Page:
Osmack: I think I speak for a lot of people who are disappointed because she doesn’t meet with constituents. It’s a matter-of-lack of familiarity or just ease and simplicity when she does meet, she does not seem to be willing to meet with people who do not agree with her positions. That’s one thing — probably the biggest aside from her flip-flopping supporting President Trump — and also her inconsistency on healthcare and how she wants to go about it, whether this new version is where we should go. She seems to not get beyond her small, very isolated bubble of the wealthy part of where she lives.
Clayton Times: It seems that Rep. Wagner seems to have a really strong base of support in her district . How will you attract moderates or possibly even Republicans to vote for you?
Osmack: Well I think there’s a distinction; she has financial support. Right now, I think she has about $3 million or so and we’re anticipating her to have upwards of $5 million by the time we get to the general election in November. But I think financial support and actual support are different. I know that she doesn’t go to South County, I know that she doesn’t go to Jefferson County, where I used to live. I know the financial challenge, but that does not indicate actual support, so her $5 million, I’m not truly afraid of.
I think 2018 is a different type of race because yes, people are upset with Trump, and I think a lot of them feel betrayed, so this area — as you know — has been fairly Republican for quite awhile. I think there’s a lot of crossover too with independents, and also the people who would usually vote Republican. I think they’re going to be open voting for a Democrat. A big part of that is going to be my service, the two deployments to Afghanistan, and also because of how I was raised, the working class kind of family that I had. My entire family is in service whether it’s nursing, clergy, or military. That’s something I think a lot of people can relate to in addition to my six years within UFCW Local 655 working for Dierbergs, Schnucks, and the old Busch Stadium.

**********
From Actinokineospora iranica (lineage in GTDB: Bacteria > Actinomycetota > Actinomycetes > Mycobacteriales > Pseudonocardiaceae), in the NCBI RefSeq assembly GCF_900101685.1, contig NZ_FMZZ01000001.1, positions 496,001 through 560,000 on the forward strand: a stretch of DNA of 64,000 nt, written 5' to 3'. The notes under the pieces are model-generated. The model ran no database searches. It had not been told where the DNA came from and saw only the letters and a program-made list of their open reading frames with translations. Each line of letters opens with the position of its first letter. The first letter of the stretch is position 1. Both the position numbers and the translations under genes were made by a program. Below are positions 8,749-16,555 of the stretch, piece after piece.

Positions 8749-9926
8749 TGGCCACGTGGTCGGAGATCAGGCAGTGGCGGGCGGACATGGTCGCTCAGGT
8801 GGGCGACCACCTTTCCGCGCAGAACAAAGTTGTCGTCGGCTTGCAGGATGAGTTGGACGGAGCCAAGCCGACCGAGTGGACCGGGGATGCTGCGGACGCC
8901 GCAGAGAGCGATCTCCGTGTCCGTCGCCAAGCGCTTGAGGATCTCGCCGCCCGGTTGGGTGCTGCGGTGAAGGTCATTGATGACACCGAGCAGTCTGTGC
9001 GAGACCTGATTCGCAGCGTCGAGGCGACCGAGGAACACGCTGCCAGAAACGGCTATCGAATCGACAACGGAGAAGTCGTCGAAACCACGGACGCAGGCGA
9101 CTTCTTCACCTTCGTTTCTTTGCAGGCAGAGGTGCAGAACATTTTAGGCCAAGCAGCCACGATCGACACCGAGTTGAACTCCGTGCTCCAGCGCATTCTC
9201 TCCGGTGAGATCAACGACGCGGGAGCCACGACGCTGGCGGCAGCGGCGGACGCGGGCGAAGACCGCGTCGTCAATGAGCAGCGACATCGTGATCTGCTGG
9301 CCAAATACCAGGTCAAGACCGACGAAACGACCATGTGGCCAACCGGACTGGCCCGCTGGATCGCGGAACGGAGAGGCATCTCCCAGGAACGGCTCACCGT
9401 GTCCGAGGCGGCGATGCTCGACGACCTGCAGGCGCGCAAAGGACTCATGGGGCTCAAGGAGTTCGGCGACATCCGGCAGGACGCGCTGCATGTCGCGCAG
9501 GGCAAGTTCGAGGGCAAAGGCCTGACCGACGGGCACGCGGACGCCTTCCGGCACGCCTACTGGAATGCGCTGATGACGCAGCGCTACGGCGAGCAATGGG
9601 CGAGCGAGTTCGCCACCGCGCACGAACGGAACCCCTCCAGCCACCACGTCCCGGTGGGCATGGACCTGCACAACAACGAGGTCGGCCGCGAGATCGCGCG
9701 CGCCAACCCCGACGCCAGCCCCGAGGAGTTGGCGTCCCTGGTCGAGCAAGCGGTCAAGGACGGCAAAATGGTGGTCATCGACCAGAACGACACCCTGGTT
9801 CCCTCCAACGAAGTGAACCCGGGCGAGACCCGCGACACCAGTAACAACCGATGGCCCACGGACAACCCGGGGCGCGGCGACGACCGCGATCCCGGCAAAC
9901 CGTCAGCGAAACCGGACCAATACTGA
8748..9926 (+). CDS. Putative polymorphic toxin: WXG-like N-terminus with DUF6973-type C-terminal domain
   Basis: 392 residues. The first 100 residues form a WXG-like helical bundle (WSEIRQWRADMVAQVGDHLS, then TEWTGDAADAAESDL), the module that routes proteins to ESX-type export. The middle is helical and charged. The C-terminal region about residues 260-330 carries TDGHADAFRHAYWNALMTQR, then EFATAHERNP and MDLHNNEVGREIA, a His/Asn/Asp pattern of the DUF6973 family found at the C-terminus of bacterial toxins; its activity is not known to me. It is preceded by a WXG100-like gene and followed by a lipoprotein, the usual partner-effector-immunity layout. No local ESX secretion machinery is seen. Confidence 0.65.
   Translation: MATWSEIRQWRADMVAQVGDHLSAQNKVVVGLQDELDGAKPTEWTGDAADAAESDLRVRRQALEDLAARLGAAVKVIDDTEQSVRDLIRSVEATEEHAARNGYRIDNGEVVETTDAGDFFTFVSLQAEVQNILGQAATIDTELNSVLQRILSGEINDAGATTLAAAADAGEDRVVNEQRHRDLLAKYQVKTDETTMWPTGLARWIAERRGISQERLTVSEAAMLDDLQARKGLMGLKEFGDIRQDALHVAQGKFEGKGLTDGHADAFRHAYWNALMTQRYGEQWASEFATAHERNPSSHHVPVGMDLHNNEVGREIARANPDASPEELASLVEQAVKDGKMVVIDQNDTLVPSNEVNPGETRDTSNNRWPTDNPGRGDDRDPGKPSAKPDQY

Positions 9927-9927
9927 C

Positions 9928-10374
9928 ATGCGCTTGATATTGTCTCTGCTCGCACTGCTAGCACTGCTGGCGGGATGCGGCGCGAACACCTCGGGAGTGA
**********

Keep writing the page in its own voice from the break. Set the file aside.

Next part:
Clayton Times: What’s the biggest challenge regarding running as a candidate in the state of Missouri?
Osmack: I think probably fundraising. Everyone is going to tell you that, but that’s something we’re excited about and we’re doing well — that is always going to be the biggest challenge. Knowing what Rep. Wagner has, a lot of people or organizations are going to say, “Hey she’s got $5 million, she must have it in the bag.” I don’t think so. Democrats have made some mistakes but I think they’re making a lot of good progress and pushing into areas that have historically been Republican such as Missouri 2nd District. If you look at the diversity between West County, Ballwin, Jefferson County, South County, and St. Charles, there is a whole swath of people there that I think are ready for something different and the only way you do that is by having a different candidate and a different message, one that resonates with a lot of people.
Clayton Times: How would you rate President Trump’s time in office so far?
Osmack: I’m not surprised. Personally, I think it has been underwhelming to say the least. He’s damaging a lot of people, and also, I think our image as the United States. As disappointed as I am in him and what he’s been trying to do, that’s not going to be my message. My message is going to be yes, there are problems — anyone could identify them, his actions being one of them, but I’m interested in solutions. That’s what I’ve been preparing my entire life for, not just to identify problems, which is the easy part, but implement solutions from there. With the mistakes that he’s been making, I still have faith in government and I still have faith in Congress. I just think we need a new wave of people.